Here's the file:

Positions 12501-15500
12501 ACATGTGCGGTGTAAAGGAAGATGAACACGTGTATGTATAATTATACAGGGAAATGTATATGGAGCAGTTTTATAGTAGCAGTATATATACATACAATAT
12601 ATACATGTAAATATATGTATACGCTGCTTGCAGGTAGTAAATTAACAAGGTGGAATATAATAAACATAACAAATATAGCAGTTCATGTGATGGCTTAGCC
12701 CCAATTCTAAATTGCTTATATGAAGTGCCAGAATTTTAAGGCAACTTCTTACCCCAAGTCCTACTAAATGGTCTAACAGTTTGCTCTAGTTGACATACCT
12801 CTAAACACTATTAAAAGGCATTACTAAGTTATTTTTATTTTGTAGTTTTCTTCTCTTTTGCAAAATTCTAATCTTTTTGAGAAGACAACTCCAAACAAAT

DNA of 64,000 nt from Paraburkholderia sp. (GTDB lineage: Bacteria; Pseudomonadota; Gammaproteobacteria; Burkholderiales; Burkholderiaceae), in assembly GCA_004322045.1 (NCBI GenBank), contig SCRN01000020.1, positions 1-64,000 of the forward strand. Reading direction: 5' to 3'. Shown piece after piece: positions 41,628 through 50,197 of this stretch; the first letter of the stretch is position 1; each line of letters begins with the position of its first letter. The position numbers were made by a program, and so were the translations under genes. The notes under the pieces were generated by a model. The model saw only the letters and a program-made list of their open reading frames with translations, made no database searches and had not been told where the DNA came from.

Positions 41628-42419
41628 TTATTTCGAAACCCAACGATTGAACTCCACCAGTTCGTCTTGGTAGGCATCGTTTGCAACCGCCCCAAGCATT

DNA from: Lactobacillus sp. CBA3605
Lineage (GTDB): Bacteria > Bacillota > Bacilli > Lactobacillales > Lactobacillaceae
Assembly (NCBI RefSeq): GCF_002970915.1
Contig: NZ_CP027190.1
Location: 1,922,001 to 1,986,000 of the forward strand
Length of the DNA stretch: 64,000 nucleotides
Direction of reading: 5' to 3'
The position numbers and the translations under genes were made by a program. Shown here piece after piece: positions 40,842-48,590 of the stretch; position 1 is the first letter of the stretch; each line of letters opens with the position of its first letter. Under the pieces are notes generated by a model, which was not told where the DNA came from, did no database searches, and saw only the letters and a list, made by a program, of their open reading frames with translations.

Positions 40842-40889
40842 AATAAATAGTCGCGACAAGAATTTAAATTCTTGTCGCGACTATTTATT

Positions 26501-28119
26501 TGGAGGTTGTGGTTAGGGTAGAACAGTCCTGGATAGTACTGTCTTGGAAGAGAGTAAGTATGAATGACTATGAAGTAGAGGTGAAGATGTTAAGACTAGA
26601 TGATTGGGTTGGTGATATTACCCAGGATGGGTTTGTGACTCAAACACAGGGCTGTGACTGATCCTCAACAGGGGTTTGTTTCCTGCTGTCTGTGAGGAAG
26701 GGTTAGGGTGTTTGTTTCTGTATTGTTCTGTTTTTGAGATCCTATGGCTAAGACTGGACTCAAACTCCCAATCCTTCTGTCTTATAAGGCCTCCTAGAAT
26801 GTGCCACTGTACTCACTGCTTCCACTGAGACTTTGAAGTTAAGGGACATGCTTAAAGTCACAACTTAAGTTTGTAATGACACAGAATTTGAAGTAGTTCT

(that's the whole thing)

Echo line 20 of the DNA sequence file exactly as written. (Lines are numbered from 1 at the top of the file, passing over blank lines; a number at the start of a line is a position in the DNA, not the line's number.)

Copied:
26501 TGGAGGTTGTGGTTAGGGTAGAACAGTCCTGGATAGTACTGTCTTGGAAGAGAGTAAGTATGAATGACTATGAAGTAGAGGTGAAGATGTTAAGACTAGA